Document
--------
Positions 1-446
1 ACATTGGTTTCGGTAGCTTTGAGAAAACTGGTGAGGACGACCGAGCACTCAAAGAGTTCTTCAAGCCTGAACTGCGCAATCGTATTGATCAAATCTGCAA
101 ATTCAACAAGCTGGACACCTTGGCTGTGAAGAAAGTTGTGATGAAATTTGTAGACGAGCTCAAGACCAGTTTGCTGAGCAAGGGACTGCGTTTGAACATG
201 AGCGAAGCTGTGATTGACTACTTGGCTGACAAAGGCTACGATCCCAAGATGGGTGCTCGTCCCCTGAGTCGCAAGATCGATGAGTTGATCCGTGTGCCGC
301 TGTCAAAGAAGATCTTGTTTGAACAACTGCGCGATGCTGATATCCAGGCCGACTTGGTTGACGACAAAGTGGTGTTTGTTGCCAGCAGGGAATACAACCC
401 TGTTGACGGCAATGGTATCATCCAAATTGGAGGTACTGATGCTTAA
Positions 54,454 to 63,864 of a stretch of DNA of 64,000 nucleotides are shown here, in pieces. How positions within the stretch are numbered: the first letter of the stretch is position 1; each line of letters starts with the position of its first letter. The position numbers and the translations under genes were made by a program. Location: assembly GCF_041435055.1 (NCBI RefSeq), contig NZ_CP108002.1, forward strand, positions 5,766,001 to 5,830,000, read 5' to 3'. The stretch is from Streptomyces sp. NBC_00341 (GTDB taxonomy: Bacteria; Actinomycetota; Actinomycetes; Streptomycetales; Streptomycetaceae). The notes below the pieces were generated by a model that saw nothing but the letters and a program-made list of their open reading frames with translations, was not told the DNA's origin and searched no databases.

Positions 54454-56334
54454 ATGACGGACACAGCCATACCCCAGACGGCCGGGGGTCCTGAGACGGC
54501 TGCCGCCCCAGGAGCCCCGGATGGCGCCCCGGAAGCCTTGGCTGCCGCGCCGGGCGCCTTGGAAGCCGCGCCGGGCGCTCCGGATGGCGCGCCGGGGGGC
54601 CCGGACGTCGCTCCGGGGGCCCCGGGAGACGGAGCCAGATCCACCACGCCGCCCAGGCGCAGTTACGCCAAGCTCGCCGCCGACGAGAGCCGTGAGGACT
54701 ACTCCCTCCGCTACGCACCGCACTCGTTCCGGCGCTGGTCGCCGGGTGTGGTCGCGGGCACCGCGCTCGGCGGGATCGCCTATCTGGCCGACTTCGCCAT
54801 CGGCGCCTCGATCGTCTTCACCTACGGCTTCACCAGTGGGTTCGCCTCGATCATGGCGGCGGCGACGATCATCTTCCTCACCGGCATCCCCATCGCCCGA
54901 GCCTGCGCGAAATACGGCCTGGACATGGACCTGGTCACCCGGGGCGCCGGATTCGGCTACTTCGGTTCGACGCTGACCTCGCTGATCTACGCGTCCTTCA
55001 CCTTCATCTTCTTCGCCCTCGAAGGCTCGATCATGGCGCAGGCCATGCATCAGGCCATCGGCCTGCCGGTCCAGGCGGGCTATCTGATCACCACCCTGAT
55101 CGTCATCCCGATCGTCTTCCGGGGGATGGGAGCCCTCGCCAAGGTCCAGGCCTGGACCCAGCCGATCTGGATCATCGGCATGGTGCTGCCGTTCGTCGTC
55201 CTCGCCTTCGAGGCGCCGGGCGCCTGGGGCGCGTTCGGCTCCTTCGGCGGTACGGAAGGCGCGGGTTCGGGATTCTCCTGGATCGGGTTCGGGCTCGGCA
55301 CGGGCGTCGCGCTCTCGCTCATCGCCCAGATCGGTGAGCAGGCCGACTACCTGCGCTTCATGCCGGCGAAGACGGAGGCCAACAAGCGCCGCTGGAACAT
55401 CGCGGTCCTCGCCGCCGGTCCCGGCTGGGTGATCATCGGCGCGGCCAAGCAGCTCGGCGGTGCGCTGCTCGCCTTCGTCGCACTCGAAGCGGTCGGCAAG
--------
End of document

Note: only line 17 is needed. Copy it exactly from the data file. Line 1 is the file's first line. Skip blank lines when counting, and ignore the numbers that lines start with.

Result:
55201 CTCGCCTTCGAGGCGCCGGGCGCCTGGGGCGCGTTCGGCTCCTTCGGCGGTACGGAAGGCGCGGGTTCGGGATTCTCCTGGATCGGGTTCGGGCTCGGCA